A Dallas Drinking Fountain: Interview with lauren woods

lauren woods is a conceptual artist who works with film, video, performance and site-specific installations that address systems of power and suppression – making the South (Dallas) a dynamic context for her to call home. Her work engages history as a lens by which to view the socio-politics of the present, particularly considering how traditional monument-making can be translated into new contemporary models of commemoration.

woods has exhibited internationally including, Washington, D.C., Los Angeles, New York, Miami, Puerto Rico, Taiwan, South Korea, Japan, France and Malli and has work included as part of the Nasher Sculpture Center’s permanent collection. Recently, she has focused the scope of her work regionally to her homebase of North Texas with her work, “Drinking Fountain #1,” a new media monument to the American civil rights movement, past and present activists/organizers, and the spirit of resistance, located underneath the remnants of a rediscovered Jim Crow “White Only” sign. Part sculpture, part intervention, located in the Dallas County Records Building in Dallas, Texas, the installation is part of the larger public artwork, A Dallas Drinking Fountain Project.

I chatted with woods about the intersection of her life as educator and artist addressing platforms around the Black body, the rise of the alt-right as a vector of power, and our radically transformative moment to renvision the place of public monuments through artists’ interventions.

With so much of woods’ work dealing with the existential rifts within America’s psyche, we start with a question on most people’s minds since last November:

Lee Escobedo: Is the world coming to an end?

lauren woods: No. But I am feeling the heat more than I ever have in my lifetime.  We are not at a fever pitch, yet.

LE: Fever pitch of what?

lw: Being completely done with the monstrosity of a self-disfigured psyche. As Baldwin said:  “You can’t lynch me and keep me in ghettos without becoming something monstrous yourselves.” He is talking about the monstrosity of whiteness–a product of white supremacy, unregulated, unchecked. The monster is loose again, without a cloak, without a mask. Emboldened. Maybe that’s a good thing…to have the thing right in front of us, no mask, no makeup, no cloak, in all of its hideousness, so we can all be clear about it–so that our immune systems can raise our body temperatures in order to fight the disease its transmitting to us–to reach a fever pitch. But, of course, it doesn’t feel good…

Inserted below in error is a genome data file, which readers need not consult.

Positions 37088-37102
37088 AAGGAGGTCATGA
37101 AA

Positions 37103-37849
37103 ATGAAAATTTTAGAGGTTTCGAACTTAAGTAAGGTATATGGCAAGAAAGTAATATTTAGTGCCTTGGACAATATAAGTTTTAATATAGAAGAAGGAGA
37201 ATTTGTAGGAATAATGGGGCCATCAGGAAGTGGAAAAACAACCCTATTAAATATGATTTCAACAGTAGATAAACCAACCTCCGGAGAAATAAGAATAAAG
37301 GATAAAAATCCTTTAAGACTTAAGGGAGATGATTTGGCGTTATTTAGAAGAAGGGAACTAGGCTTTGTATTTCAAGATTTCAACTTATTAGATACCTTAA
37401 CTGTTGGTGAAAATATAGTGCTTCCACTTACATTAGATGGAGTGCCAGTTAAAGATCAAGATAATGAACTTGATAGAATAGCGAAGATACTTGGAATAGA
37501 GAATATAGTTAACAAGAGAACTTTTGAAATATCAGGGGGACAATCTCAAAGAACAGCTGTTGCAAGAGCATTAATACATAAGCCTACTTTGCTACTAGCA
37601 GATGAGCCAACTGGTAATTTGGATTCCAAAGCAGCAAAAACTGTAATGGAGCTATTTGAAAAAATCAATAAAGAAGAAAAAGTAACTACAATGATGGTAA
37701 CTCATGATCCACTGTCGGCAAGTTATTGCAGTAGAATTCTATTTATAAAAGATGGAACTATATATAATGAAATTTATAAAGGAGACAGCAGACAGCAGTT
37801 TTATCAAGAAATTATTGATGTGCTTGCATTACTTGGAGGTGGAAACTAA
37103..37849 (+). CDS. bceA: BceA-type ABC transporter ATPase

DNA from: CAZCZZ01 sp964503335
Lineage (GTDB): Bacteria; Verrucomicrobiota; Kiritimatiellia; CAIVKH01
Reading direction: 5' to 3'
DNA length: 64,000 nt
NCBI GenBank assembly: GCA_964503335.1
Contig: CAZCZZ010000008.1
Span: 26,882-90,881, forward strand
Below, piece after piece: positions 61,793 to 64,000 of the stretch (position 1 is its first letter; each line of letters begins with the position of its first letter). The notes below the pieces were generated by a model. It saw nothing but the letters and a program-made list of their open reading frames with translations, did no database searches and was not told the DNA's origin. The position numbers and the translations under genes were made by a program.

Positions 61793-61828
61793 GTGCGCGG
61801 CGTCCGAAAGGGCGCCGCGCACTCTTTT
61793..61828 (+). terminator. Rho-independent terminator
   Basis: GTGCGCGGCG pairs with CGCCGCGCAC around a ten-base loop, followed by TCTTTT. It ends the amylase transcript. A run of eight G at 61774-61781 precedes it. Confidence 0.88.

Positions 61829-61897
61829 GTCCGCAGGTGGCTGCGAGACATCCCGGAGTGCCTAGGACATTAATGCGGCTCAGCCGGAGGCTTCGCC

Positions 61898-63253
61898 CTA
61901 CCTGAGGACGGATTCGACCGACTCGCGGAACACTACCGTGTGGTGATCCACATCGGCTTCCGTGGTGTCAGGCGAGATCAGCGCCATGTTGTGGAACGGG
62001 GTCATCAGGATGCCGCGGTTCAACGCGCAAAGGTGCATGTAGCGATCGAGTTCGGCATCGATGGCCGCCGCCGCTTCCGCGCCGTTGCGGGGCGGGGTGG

LE: Well, your work has been sounding many alarms of injustice for years that we only now seem to be listening to. How has the current political climate informed the thinking around your work?

lw: My work travels across the United States and is connected across the digital agora of social media. It’s not the known and the given I have an issue with. It’s not the typical conservative, alt-right political territory. It’s the growing number of folks, particularly white folks, that previous identified as liberal that are slowly showing themselves to not be so progressive that has me fuuucked up. I stopped trying to reason with overt racists a long time ago, but now I find myself unknowingly falling into conversation with benevolent racists, sexists and other problematic types. There is this need to want to place blame for the rise of the Trump era and this political climate. These “liberals” say Trump is an effect of so-called “social justice warriors” and the “extreme” leftist discourse and action of the last eight years. They say that’s the cause of the rise of the alt-right that we are terrorized by today. This is just ridiculous. While we did get into some territory of reductive binary discourse from factions on the Left, it was in reaction to needing to make issues really clear, in order to have even hope of making structural shifts. The oppressed yelling, “Get your foot off my muhfucking neck!” is not the cause of the oppressor’s foot being on said neck nor the cause of his attempts to burrow down harder. Anyone who pays attention to history knows that what we are experiencing today is what this country cyclically experiences–the extreme swing of the pendulum, the power structure trying to regroup and shore itself up after a few years of attempted shift. We have been here before. Post-Reconstruction is the most obvious time that the monster unmasked itself in unapologetic hideousness after a period of an attempt to address. So, are progressives not supposed to unapologetically call out, resist, and struggle to dismantle the fuckery of white supremacist heteropatriarchal capitalism out of fear of what the power structure will do to in attempt to maintain power? I mean that’s what those who identify as “liberal” but use SJW as an epithet are asking us to do. This country has never truly reconciled the problem of the Mason-Dixon Line, which is symbolic of race, class, economics, etc. and a source of power that fuel systems of oppression.